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The latest anti-tobacco ads tell Philly smokers: It's okay to try, try, try again to quit

Philadelphia's high smoking rates have earned it the dubious distinction of being part of an innovative federal anti-smoking ad campaign that will congratulate smokers for trying and failing to quit.

A new federal ad campaign hopes to motivate smokers to quit by absolving their failed attempts.
A new federal ad campaign hopes to motivate smokers to quit by absolving their failed attempts.Read moreFDA

Because of Philadelphia's high smoking rates, the city has the dubious distinction of being part of an innovative federal advertising campaign that will exhort smokers to keep trying to quit after they backslide.

The U.S. Food and Drug Administration's two-year "Every Try Counts" campaign ( will launch next month in 35 markets, funded with $60 million in tobacco industry fees. The print, radio, digital and billboard messages build on research that shows smokers try to kick their addictive habit an average of 10 times before they finally succeed.

"One of the things we've learned from talking to smokers is they carry around a huge amount of negative baggage. They consider themselves failures," said Mitch Zeller, director of the FDA's Center for Tobacco Products. "It's one of the barriers to quitting they put up because they fear they'll fail again. Our message is: You didn't fail. You just haven't finished the journey."

In Philadelphia, 22 percent of adults over age 18, and 7 percent of teenagers, are cigarette smokers, despite efforts to reduce those rates. In recent years, the city and state have adopted a $4.60-per-pack cigarette tax; limited the number of cigarette vendors near schools and in low-income neighborhoods; helped to ban smoking in public housing units; and has run a hard-hitting ad campaign that denounces the tobacco industry's aggressive marketing to the poor and minorities.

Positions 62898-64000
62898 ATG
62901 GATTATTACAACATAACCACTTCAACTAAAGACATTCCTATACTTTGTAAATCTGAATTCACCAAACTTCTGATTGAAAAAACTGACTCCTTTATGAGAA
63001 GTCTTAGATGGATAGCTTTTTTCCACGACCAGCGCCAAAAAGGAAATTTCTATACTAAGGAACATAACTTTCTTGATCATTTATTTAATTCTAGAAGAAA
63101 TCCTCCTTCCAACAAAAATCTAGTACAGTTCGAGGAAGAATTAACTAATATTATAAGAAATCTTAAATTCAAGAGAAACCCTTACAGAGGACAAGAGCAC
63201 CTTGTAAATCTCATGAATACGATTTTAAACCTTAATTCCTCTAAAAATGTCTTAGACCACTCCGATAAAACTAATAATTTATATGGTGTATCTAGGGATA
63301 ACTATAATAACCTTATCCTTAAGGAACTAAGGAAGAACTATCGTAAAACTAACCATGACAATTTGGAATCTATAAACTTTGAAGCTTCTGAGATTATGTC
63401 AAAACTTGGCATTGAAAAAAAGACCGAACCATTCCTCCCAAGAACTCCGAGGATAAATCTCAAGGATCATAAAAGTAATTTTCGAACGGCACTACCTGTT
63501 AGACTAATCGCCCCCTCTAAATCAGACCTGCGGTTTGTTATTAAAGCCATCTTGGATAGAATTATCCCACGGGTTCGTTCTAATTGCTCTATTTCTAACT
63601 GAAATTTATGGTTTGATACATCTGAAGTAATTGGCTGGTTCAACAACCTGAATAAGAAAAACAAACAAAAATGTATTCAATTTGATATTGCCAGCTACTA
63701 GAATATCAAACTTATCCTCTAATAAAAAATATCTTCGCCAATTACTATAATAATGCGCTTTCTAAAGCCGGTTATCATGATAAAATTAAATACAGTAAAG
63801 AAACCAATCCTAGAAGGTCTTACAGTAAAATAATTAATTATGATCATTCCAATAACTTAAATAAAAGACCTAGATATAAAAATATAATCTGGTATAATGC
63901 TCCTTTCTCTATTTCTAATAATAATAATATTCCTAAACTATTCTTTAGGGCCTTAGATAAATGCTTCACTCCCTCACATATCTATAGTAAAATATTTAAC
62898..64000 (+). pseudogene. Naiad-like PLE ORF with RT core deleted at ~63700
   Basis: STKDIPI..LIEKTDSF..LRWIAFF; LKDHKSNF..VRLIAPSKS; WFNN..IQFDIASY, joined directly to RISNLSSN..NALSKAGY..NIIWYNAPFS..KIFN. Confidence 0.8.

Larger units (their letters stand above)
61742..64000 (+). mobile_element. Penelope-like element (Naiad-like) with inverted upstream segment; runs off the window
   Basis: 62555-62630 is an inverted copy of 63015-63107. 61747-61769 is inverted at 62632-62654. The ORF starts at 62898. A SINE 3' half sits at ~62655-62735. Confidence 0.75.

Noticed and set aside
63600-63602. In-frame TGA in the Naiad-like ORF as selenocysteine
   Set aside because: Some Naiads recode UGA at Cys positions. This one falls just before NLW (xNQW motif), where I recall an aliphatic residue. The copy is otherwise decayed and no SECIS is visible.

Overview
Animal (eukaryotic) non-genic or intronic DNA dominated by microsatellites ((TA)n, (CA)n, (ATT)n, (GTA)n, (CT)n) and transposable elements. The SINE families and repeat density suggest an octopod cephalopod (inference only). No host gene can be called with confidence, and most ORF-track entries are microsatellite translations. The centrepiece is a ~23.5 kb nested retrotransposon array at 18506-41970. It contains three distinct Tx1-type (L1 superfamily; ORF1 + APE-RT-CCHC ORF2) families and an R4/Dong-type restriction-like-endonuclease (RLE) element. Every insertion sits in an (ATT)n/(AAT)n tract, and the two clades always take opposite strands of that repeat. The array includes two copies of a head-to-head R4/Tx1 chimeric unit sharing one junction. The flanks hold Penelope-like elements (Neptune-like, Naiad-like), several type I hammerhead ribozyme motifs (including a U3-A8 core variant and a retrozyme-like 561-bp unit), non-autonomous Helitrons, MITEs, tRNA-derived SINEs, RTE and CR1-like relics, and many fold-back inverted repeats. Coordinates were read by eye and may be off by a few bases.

In addition to using shrewd psychology, many of the new FDA ads will be strategically located in and around gas stations and convenience stores, where 86 percent of cigarettes are sold. Although the FDA initially worried that retailers would reject the advertising for fear of snuffing cigarette income, they turned out to be receptive, Zeller said.

Still, physician Thomas Farley, commissioner of the city's Department of Public Health, wondered whether the new messaging will motivate — or mitigate — smoking cessation.

"Smoking is Philadelphia's number one killer, so any effort to help smokers quit is welcome. But studies show that the most effective anti-smoking ads motivate smokers with tough images of the consequences of smoking, like those in 'Tips From Former Smokers,'" Farley said, referring to graphic public health ads showing people living with smoking-related diseases and disabilities. "I hope that the FDA's soft 'Every Try Counts' messages aren't drowned out by the tobacco companies' cigarette ads that smokers see every day."

On the website, wannabe quitters can sign up for a phone text messaging program that will send them words of encouragement and helpful tips, such as ways to fight cravings. They can also download an app to track triggers and smoking patterns, and talk by phone with trained cessation coaches about quit-smoking medications.

The 35 counties chosen for the campaign all have adult smoking rates above the national average, which hit 16.8 percent in 2014. Among the cities where ads will run are St. Louis, New Orleans, Detroit, Chicago, Tampa, and Milwaukee.

Meanwhile, tobacco companies keep coming up with more products to hook consumers, especially young ones. In a recent article for the Inquirer, Farley decried increasingly popular mini-cigars that are infused with tasty flavorings as a "pernicious trick."

"It's hard to imagine a more cynically designed product than a cheap smoke laced with sweet candy flavorings," he wrote.